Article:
This is the sim­plest pro­ject of all, es­pe­cially if the seats have suf­fi­cient pad­ding still in good con­di­tion. Sim­ply cut your new fab­ric to size, in­clud­ing ex­cess to stretch over the old cov­ers and sta­ple in po­si­tion on the un­der­side of the pad. Choose fab­ric that’s suf­fi­ciently opaque to blind out the old one, is stain re­sis­tant, and doesn’t bulk up too much or the seats won’t sit nicely back into the chair frames. Even vin­tage dress ma­te­rial will work well. As with most fab­ric projects, an ex­tra pair of hands to pull into place re­ally helps.

Cov­ered Shelv­ing and more.

A quick fash­ion fix, shelv­ing can be painted, pa­pered and yes wrapped com­pletely with a light fab­ric. The key thing is to hide the long­est sta­pled po­si­tion at the re­verse edge, so a blocky thick shelf is ideal. If you want to add stain re­sis­tance and a tighter fit, de­coupage medium (a thin form of PVA) can be brushed onto the fab­ric to seal it. Sand the shelv­ing first to give your­self some grip be­tween the fab­ric and the sur­face. Leave an ex­cess of at least 3cm to your fab­ric mea­sure­ments and iron folded seams for a per­fect fin­ish when you sta­ple.

Gor­geous Memo Boards.

A large cork board can be quickly cov­ered with ma­te­rial sta­pled on the re­verse. To add in­ter­est, mea­sure care­fully, mark up and add a trel­lis for let­ters with rib­bon se­cured where the lines crosses with dec­o­ra­tive brass tacks. Hold the rib­bon ends with sta­ples be­hind the board or tack where the board meets the frame. Leav­ing ex­tra ma­te­rial and then sta­pling you can trim back the ex­cess while hav­ing a good hand­ful of ma­te­rial to hold.

Craft a home­work ta­ble.

Take any old ta­ble at a good height for home­work or crafts. Check it for sta­bil­ity and re-screw or tighten joints where needed. Paint up the legs and skirt, and sta­ple a brightly coloured com­ple­men­tary oil-cloth (avail­able by the me­tre at any good DIY or fab­ric out­let). Use the ta­ble edges to hide the sta­pled edges. The oil­cloth is easy to wipe down and de­signs cover post war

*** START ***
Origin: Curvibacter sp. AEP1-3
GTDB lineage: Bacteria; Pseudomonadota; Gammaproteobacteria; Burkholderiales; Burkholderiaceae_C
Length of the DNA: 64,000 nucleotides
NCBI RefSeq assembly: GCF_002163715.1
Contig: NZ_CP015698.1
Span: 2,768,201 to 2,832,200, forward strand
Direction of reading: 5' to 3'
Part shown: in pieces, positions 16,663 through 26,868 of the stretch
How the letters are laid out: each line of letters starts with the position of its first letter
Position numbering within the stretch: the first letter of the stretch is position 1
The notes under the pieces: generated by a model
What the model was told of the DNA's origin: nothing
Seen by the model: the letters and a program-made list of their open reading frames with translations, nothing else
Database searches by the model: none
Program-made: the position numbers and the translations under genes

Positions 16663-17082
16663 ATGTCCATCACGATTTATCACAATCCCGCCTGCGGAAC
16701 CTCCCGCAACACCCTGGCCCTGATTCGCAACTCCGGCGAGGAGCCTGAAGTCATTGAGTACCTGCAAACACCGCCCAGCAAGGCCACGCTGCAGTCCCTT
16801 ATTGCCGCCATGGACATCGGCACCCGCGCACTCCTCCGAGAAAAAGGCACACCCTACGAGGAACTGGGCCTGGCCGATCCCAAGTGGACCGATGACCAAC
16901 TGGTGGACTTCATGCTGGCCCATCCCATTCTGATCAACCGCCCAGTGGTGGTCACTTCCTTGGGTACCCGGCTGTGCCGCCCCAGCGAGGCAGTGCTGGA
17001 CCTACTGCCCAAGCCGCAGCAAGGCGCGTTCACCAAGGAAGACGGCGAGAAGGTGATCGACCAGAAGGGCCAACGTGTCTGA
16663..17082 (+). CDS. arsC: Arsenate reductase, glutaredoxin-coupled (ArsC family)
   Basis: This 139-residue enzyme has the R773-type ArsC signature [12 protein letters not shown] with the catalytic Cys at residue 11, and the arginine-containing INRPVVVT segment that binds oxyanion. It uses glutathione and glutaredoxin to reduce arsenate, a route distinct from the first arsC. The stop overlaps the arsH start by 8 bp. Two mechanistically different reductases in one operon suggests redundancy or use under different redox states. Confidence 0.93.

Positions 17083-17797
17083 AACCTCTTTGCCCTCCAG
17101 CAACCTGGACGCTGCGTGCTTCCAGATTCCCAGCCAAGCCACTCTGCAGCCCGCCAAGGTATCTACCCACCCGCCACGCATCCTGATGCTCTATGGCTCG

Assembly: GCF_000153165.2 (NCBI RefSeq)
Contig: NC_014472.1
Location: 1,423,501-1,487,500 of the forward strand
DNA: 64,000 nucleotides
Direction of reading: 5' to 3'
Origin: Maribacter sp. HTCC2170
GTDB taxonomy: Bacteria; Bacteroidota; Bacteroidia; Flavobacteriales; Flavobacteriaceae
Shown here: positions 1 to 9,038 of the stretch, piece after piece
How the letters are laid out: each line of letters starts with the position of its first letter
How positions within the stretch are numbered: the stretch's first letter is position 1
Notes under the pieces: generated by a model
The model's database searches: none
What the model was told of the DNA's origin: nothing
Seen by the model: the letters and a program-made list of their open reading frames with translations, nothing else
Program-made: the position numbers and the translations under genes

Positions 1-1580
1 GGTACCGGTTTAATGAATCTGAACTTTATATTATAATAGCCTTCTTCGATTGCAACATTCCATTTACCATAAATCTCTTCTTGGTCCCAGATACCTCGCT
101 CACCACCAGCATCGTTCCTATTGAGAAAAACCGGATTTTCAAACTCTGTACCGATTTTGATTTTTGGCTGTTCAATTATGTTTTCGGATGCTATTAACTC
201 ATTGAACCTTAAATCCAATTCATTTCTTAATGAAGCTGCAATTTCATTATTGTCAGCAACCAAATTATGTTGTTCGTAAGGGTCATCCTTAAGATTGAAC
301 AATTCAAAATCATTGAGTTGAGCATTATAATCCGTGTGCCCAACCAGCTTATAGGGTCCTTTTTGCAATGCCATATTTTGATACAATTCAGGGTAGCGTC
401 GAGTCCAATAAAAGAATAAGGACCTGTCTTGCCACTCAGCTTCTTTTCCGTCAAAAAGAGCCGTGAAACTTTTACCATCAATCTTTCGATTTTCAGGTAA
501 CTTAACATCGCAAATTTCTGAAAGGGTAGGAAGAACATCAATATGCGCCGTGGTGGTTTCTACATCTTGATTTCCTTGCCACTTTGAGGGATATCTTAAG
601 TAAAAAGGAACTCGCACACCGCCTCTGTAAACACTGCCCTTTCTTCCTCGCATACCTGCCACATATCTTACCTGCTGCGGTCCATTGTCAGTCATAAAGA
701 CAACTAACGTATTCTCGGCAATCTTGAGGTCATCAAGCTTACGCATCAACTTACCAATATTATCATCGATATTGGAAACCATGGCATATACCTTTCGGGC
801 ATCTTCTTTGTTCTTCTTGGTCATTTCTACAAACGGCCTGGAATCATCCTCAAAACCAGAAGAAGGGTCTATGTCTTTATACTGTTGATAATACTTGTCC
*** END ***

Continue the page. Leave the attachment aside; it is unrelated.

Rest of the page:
chintz to fresh cheques and retro mo­tifs.

Up-cy­cle a head­board.

Make one, re­fresh one — a head­board is an ideal ad­ven­ture for a starter as there’s lots of room to pull the ma­te­rial be­hind to be hid­den at the rear. As with most fab­ric projects an ex­tra pair of hands to pull swathes of ma­te­rial into place re­ally helps. If the orig­i­nal fab­ric and pad­ding is clean and flat, just cover what’s there. If you’re us­ing new bat­ting, fold it gen­er­ously (10cm plus) over the edges of the board to the back and sta­ple in place, us­ing a spray ad­he­sive to hold it in place as you work.

Up­hol­ster­ing a panel can add in­ter­est in any room. Here, a cen­tral panel is used to add colour to a fairly min­i­mal bed­room and plays off the wal­nut shelv­ing.

This ot­toman was made from pal­lets, cut to size, had re­cy­cled legs af­fixed and was cov­ered in bat­ting, (up­hol­stery stuff­ing), be­fore a fi­nal, fab­ric fin­ish is sta­pled on top.

A cof­fee ta­ble bench — use an bat­tered and stained ta­ble, cover with foam and up­hol­ster in fab­ric us­ing a sta­ple gun.

Cov­er­ing a di­van bed to freshen up the fab­ric and to give a cheap but ef­fec­tive fin­ish.